12.05.2019 A typical New England Meetinghouse

Here is another location I have driven past hundreds, at the least, times over the years on my way to and from North Quabbin. I’ve made a few images on occasion but until this past Saturday had not been pleased enough to share them. Light, stuff lying around the front steps, whatever, but this time I liked the outcome.

As you can see above the door, this is now the home of the Pelham Historical Society, formerly the Pelham Congregational Church and Meetinghouse. It sits at the corner of Route 202/Daniel Shays Highway (yes, that Daniel Shays of the famous taxation rebellion) and Amherst Road.

I’ve yet to tour the museum but shall soon.

A glitch in the works. All of a sudden starting yesterday afternoon I am not able to post comments on your blogs.  The folks at WordPress are attempting to figure out what’s up and currently it may be something with Akismet.  Sometimes I am a bit tardy with my comments but in this case it’s a gremlin…not me.  🙂

About Steve Gingold

I am a Nature Photographer with interests in all things related. Water, flowers, insects and fungi are my main interests but I am happy to photograph wildlife and landscapes and all other of Nature's subjects.
This entry was posted in Black and White, Landscape, Western Massachusetts and tagged , , , , , , , , . Bookmark the permalink.

15 Responses to 12.05.2019 A typical New England Meetinghouse

  1. When it comes to your problem posting comments, let’s hope the millstone around your neck turns out to be the smaller of the two that flank the building’s doorway.

    Liked by 1 person

  2. Ann Mackay says:

    Hope the WP folks have a successful gremlin hunt! I really like the B&W of the top pic.

    Liked by 1 person

  3. Eliza Waters says:

    I love these old buildings. Hope WP resolves your issues soon!

    Liked by 1 person

  4. Todd Henson says:

    The lighting does work very well with this one. It’s always great to see these sorts of older buildings still kept up and in use.

    Liked by 1 person

    • The group of folks in Pelham who founded the society were concerned that the old church’s bell was going to be sold and wanted to be sure it was kept with the building and have since created a museum. Concerned citizens are the strength of a community.


  5. shoreacres says:

    Despite the basic form being very much the same — white, rectangular building, steeples, windows — it’s interesting to me how these churches and meeting houses can be identified as being from one part of the country or another. Iowa and Texas have plenty of white churches with steeples, too, but they’d never be confused with this one. As in nature, so in human construction, I suppose: the details are what make the difference.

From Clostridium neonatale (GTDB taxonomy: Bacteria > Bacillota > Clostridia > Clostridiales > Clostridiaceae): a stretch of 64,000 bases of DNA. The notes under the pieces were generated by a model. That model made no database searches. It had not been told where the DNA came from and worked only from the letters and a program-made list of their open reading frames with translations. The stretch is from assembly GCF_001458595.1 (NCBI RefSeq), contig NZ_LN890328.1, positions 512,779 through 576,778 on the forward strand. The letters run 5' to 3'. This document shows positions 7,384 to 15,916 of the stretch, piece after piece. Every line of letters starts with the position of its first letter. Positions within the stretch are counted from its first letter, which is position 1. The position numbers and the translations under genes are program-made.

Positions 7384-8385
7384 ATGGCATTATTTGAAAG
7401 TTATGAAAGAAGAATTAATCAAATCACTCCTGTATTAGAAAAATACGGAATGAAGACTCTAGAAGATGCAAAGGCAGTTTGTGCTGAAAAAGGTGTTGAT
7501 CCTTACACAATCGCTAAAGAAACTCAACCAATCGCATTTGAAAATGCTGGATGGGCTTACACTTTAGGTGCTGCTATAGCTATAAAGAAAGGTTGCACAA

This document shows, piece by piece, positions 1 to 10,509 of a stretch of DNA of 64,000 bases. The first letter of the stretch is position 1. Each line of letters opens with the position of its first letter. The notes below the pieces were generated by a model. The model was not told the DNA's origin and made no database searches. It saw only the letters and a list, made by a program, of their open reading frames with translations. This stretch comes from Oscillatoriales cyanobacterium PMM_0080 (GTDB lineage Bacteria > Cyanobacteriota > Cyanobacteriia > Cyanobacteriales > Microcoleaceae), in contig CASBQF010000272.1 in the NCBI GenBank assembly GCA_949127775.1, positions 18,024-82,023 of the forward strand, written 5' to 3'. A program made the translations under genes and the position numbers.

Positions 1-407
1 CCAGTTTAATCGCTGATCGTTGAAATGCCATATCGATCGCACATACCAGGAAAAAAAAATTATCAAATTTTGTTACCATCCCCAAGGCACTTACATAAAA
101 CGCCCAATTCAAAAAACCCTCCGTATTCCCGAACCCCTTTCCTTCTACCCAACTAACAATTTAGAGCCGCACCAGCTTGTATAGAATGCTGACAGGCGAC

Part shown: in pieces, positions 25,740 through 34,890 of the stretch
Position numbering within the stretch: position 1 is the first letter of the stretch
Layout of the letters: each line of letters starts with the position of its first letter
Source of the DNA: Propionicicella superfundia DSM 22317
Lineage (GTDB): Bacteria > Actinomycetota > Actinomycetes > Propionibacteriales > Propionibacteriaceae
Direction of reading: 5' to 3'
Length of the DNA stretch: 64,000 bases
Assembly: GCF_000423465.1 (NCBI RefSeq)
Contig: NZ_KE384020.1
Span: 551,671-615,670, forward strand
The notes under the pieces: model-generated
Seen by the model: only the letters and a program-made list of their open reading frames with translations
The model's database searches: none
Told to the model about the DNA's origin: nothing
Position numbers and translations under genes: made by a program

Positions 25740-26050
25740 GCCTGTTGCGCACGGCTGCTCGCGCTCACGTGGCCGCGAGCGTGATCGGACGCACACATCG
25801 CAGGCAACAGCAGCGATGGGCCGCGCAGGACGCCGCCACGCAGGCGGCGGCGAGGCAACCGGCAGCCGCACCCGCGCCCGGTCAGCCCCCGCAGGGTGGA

I’m curious about the millstones. I’d always assumed they were of one piece, but that large one looks to be made of several pieces held together by a metal band. Is that so, or is it just an illusion?

    Liked by 1 person

    • They are made of pieces as you noted. I am planning on returning to spend more time with them and the foundation as well which is also of interesting construction. Millstones were often of one piece but, in the case of French Buhr Stones, some were made up of pieces that were then banded together. I don’t know if these were imported or made locally.


  6. bluebrightly says:

    Your angle of view and processing are handsomely done, showing off the simple lines of this old beauty. Another thing I miss about the east is the beautiful old churches and meeting halls. Next time, maybe you can do some close-ups of the reflections in the windows. Maybe you already have. Probably! 🙂

    Liked by 1 person

    • Nope, I did not but am planning on looking not just at the reflections but there is some interesting stone work for the foundation. Plus another entirely different building. Well not entirely really, but similar period and construction.

      Liked by 1 person

  7. Dave Ply says:

    Pictures like this remind me of how much older the history is back east than it is out here, regardless of the meeting house’s actual age.

    Liked by 1 person

    • I’ve had a similar reaction to photographs I’ve been seeing from other folks’ travels in Europe recently. Not at all like New England but the structure is amazingly beautiful and more complex than what the old Yankee builders did in their attractive frugality. They say it will be rebuilt as it was but I can’t imagine what it will take, cost and labor along with skilled artisans, to rebuild Notre Dame. Things just aren’t done that way any longer.

      Liked by 1 person

      • Dave Ply says:

        I remember the first time I went to Europe as a young adult, seeing cornerstones marked in the 1600s and the more interesting architecture. It gave me a whole new perspective on the architectures I grew up with.

        Liked by 1 person

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